October 7, 2009
Beginning, October 1st, the FHA has instituted new rules around loans on condos. The full letter is embedded below. The new rules are pretty dramatic, particularly for new condo and vacation-unit developments seeking FHA approval. The rules require at least 50% of the units in the project to have been sold for new product, and completely drops projects which are not intended to be primary residences. Additionally, consider the fact that the FHA guaranteed about 25% of the mortgages made in the United States this year.
The requirements, some of which are detailed below, are part of an effort by the FHA to reduce risk. Just look at some of these rules:
- First projects which are no longer eligible at all:
- Condominium Hotels (this was a stupid concept to begin with)
- All projects not deemed to be used primarily as residential
- Now look at one of the conditions the lender has to “avoid or mitigate” against:
- Potential noise issues, where the property is located within 1000 feet of a highway, freeway, or heavily traveled road, within 3000 feet of a railroad, or within one mile of an airport or five miles of a military airfield.
- And finally, look at some of the requirements that pertain to Condominium Project approvals:
- No more than 25 percent of the property’s total floor area in a project can be used for commercial purposes. The commercial portion of the project must be of a nature that is homogenous with residential use, which is free of adverse conditions to the occupants of the individual condominium units.
- No more than 10 percent of the units may be owned by one investor. This will apply to developers/builders that subsequently rent vacant and unsold units. For two and three unit condominium projects, no single entity may own more than one unit within the project; all units, common elements, and facilities within the project must be 100 percent complete; and only one unit can be conveyed to non-owner occupants.
- No more than 15 percent of the total units can be in arrears (more than 30 days past due) of their condominium association fee payment.
- At least 50 percent of the total units must be sold prior to endorsement of any mortgage on a unit. Valid presales include an executed sales agreement and evidence that a lender is willing to make the loan.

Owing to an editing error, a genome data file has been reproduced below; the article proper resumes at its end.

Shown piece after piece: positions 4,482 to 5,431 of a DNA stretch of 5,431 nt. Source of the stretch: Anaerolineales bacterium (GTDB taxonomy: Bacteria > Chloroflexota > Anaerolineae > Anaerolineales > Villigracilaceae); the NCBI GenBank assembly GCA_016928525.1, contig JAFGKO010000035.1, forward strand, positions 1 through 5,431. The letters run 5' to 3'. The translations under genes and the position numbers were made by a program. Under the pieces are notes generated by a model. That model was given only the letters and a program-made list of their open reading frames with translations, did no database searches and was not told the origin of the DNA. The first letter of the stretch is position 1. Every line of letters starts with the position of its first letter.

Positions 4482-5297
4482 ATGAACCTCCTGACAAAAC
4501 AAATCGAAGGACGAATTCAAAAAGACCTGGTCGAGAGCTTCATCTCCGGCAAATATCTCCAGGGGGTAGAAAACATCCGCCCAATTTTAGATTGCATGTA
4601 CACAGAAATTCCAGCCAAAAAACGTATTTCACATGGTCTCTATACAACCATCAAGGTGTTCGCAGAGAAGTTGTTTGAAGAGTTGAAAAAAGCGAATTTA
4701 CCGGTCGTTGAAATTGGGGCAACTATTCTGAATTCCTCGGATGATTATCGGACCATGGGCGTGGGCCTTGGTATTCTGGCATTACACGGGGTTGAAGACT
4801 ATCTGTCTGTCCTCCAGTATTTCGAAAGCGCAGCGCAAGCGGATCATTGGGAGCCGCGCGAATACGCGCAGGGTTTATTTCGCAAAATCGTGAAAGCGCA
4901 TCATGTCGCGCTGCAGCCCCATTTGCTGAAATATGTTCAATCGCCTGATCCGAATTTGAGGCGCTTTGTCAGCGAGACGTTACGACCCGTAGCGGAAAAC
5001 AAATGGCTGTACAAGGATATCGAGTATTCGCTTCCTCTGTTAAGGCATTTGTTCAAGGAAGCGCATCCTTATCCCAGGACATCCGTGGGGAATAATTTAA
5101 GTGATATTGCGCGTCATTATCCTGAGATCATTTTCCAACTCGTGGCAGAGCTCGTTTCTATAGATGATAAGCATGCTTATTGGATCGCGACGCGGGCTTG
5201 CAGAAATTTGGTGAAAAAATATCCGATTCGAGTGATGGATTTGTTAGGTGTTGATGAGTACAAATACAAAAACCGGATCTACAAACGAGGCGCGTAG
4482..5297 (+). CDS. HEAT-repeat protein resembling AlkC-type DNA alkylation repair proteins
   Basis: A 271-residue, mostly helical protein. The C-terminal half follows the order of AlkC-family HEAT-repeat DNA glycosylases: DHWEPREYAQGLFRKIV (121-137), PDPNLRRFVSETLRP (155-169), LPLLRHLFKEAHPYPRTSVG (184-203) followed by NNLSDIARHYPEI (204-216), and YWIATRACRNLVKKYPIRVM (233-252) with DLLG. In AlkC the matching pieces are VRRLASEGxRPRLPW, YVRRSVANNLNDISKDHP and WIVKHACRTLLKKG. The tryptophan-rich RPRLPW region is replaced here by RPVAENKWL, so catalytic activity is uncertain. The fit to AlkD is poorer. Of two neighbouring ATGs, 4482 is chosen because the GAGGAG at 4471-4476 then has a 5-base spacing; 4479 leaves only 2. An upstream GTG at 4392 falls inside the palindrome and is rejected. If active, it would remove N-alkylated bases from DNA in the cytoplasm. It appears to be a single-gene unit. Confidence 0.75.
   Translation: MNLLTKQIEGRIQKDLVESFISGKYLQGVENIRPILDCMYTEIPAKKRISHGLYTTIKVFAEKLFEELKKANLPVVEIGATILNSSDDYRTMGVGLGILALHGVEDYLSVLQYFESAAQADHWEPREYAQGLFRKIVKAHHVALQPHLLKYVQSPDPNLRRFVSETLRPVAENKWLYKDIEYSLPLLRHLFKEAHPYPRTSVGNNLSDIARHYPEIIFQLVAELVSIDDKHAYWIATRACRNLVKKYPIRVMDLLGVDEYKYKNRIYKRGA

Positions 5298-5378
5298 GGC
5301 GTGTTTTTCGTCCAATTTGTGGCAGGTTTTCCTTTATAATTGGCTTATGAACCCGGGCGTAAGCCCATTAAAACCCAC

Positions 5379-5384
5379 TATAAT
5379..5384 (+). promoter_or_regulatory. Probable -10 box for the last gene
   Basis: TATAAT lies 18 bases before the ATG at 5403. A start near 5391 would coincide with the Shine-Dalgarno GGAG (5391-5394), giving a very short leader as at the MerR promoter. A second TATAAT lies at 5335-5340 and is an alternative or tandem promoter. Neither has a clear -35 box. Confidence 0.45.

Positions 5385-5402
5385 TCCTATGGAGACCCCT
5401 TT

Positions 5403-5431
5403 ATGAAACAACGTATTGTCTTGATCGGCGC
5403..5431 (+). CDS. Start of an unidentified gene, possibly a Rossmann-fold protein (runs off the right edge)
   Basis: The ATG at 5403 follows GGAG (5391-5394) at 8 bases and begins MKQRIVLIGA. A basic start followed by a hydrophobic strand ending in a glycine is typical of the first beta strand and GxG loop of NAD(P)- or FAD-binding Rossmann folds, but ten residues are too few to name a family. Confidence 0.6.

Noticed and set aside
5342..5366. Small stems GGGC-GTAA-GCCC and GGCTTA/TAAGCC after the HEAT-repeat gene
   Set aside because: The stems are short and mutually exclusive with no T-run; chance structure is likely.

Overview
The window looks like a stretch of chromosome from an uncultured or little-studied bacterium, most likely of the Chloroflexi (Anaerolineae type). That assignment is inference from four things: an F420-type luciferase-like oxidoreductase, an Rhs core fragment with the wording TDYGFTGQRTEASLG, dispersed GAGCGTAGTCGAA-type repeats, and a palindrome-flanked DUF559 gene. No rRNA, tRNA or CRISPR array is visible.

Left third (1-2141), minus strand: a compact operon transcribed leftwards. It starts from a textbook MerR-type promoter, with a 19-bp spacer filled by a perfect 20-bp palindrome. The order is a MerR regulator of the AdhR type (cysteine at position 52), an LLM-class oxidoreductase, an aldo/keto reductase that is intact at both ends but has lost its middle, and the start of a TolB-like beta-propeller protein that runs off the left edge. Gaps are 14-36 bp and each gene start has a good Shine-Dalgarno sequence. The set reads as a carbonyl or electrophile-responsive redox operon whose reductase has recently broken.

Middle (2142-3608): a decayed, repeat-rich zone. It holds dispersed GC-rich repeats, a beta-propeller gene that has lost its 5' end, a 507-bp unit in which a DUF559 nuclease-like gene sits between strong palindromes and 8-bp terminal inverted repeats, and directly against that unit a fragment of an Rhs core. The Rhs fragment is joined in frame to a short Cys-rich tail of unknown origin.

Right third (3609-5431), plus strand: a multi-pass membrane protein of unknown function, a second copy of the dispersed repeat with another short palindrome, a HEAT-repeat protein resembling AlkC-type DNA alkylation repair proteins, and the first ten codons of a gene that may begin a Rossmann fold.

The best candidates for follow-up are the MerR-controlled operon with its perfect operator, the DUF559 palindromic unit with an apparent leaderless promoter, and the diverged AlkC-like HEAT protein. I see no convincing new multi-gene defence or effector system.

- At least 50 percent of the units of a project must be owner-occupied or sold to owners who intend to occupy the units. For proposed, under construction or projects still in their initial marketing phase, FHA will allow a minimum owner occupancy amount equal to 50 percent of the number of presold units (the minimum presales requirement of 50 percent still applies). Secondary residences can only be included if it meets the requirements of 24 CFR 203.18(f)(2). If the owner-occupancy ratio includes presales, FHA requires an executed sales agreement and corresponding evidence that a lender is willing to make the loan and the buyer intends to occupy the unit. A separate owner-occupancy certification is also required in the FHA case binder for loans where the Individual Condominium Unit Appraisal Report, Fannie Mae Form 1073, does not contain the required data or the condominium project is proposed or under construction.
- In addition, projects can have no more than 30% of the total units encumbered with FHA loans. Also a reserve study must be performed to assure that adequate funds are available for the funding of capital expenditures and maintenance.
A current reserve study must be no more than 12 months old – if recent events or market conditions have affected the finished condition of the property that information must be included. When reviewing the reserve study, consideration must be given to items that have been replaced after the time that the reserve study was completed.
What’s more is that any condominium development approved prior to October 1, 2008 loses its FHA approval and must formally re-apply. That applies to a lot of projects, including I presume, many of those in various levels of distress around the valley.
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- Commercial Real Estate Lending Remains Tight
- 90-Day Foreclosure Moratorium Kicks In Tomorrow